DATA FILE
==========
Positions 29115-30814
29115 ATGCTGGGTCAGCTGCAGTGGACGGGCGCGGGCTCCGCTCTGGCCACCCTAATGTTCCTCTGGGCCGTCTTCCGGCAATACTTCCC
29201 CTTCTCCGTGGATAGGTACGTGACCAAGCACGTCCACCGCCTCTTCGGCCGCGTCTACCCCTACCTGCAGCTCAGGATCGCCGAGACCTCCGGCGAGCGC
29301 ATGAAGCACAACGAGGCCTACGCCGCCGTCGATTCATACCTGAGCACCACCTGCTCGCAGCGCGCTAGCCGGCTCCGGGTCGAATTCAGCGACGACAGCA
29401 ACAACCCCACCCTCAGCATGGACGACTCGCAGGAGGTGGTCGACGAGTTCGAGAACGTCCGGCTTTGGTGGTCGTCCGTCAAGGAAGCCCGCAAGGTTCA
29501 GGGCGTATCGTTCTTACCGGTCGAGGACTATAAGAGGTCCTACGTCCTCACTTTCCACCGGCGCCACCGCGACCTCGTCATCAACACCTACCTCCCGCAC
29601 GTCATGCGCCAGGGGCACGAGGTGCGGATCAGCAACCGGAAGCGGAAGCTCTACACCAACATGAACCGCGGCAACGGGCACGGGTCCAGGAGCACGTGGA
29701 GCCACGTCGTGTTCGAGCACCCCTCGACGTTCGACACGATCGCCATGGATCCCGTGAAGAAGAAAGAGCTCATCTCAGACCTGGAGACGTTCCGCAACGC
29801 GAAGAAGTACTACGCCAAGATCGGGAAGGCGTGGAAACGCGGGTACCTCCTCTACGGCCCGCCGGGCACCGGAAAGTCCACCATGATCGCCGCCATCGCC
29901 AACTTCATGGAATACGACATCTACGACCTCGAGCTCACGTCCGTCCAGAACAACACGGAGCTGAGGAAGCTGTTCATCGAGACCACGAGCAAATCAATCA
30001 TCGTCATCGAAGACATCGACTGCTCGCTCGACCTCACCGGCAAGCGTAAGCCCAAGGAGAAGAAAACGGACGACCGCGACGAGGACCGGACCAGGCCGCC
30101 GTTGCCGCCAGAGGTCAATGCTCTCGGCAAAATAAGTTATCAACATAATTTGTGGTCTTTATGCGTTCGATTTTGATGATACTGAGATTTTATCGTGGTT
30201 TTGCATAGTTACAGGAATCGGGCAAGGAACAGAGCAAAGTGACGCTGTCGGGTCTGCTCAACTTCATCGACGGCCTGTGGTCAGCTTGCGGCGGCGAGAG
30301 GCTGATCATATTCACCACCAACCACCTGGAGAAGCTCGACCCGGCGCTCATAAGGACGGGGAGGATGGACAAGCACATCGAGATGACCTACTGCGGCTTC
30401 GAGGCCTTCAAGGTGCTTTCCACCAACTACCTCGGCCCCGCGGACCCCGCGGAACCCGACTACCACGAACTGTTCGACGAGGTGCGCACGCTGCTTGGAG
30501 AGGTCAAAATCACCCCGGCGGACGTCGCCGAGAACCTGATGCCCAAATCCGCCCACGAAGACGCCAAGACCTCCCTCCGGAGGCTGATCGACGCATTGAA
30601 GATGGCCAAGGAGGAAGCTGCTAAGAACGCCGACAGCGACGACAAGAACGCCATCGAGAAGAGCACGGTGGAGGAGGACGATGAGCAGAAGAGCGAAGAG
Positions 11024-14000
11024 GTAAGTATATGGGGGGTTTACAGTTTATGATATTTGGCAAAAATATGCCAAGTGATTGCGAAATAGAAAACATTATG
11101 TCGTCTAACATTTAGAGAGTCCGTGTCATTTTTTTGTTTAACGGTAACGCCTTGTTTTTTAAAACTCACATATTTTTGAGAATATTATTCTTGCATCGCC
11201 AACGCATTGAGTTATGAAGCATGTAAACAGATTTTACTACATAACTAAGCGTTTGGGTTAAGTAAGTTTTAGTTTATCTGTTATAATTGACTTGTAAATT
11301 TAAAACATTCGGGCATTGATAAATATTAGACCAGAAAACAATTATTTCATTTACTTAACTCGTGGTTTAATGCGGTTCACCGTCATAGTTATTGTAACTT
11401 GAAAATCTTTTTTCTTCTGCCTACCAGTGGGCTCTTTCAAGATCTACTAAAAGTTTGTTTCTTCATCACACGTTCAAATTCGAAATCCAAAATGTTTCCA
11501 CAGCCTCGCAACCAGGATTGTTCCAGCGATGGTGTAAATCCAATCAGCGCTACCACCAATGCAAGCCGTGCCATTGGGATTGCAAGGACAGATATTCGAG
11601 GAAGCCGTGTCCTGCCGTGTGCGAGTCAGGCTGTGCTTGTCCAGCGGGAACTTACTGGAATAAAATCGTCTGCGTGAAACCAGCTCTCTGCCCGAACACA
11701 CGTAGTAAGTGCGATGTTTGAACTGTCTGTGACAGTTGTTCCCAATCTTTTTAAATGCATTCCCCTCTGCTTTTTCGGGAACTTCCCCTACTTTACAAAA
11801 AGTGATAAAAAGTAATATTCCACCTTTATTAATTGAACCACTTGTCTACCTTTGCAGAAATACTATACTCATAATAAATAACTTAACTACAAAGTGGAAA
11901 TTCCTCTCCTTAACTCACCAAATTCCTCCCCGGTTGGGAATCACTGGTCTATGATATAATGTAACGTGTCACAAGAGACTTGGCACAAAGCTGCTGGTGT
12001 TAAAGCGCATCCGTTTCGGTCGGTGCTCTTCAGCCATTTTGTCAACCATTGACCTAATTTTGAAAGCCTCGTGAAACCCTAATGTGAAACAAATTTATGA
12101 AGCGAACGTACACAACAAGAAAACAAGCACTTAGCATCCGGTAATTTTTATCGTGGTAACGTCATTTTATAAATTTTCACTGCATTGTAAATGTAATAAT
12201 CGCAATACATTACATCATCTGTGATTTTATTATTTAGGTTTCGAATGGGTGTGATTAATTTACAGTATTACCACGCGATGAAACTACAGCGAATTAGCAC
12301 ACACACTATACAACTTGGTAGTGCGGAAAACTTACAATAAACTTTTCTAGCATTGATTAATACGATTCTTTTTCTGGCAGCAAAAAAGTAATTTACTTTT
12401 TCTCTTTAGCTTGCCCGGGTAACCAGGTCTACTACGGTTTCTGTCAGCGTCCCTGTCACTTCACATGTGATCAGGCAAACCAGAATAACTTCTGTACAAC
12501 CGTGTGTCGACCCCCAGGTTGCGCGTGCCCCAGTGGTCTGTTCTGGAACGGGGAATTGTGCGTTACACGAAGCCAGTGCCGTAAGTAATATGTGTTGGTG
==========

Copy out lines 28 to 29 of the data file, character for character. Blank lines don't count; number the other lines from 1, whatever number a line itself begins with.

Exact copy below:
11901 TTCCTCTCCTTAACTCACCAAATTCCTCCCCGGTTGGGAATCACTGGTCTATGATATAATGTAACGTGTCACAAGAGACTTGGCACAAAGCTGCTGGTGT
12001 TAAAGCGCATCCGTTTCGGTCGGTGCTCTTCAGCCATTTTGTCAACCATTGACCTAATTTTGAAAGCCTCGTGAAACCCTAATGTGAAACAAATTTATGA